Third World indebtedness is one of the great problems of our age. Developing countries struggle to pay off crippling levels of debt - often racked up by military dictatorships in exchange for guns to point at their own people - but because of extortionate interest rates, they never seem to make any headway. And of course the money going to overseas lenders as debt servicing is money that cannot be spent on economic development or on serving the needs of their own people. So it's good to see the UK doing something about it; they have forgiven their share of Mozambique's debt and will pay 10% of its debts to the IMF and World Bank. There is a string attached, but on that isn't too onerous: the money saved must be spent on health, education, and infrastructure - all things that help a country stand on its own two feet.
It doesn't end there, either - the UK is planning to do the same for the entire developing world. In other words, they are serious about the problem and want to do something real about it, rather than simply wringing their hands. The trick as always is going to be getting other nations to follow suit.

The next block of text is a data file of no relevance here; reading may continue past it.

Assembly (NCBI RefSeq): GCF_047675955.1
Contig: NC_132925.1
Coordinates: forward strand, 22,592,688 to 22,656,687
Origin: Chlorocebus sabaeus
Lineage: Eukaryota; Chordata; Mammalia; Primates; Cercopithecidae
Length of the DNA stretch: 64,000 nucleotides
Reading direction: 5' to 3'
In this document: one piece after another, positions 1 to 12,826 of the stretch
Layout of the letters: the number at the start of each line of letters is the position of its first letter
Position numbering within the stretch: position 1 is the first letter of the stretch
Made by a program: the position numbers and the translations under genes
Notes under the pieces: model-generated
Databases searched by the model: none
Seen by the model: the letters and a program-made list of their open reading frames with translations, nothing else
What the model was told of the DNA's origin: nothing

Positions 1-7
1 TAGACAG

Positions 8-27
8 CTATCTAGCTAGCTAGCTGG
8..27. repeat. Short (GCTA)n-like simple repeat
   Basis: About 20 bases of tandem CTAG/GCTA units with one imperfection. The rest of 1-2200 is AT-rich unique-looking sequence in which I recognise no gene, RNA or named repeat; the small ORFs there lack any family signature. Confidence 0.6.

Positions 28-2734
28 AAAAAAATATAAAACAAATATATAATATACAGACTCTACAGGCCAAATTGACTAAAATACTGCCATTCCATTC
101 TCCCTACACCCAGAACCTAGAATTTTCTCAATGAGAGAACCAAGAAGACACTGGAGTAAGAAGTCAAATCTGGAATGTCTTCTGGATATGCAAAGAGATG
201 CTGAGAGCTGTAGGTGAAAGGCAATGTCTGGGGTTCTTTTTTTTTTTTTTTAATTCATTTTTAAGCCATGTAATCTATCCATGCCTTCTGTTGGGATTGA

The right will probably decry this move as "setting the wrong incentives" and "encouraging financial profligicy" or similar, but no doubt the pentakosiomedimnoi said the same to Solon before the seisachtheia. And they would be defending exactly what the rich of Athens wished to defend: debt-slavery. The only difference is one of scale.
If the moral argument does not convince, then consider this: debts that can never be repaid provide an incentive for only one thing - default. If creditor nations do not take steps to lift this burden, then debtor nations may one day simply refuse to carry it any further. And as Argentina shows, the consequences of that are far worse for creditors than debtors. Better then to try and manage the transition smothly, and possibly get something (even if only good will) rather than holding out for a hundred percent of nothing.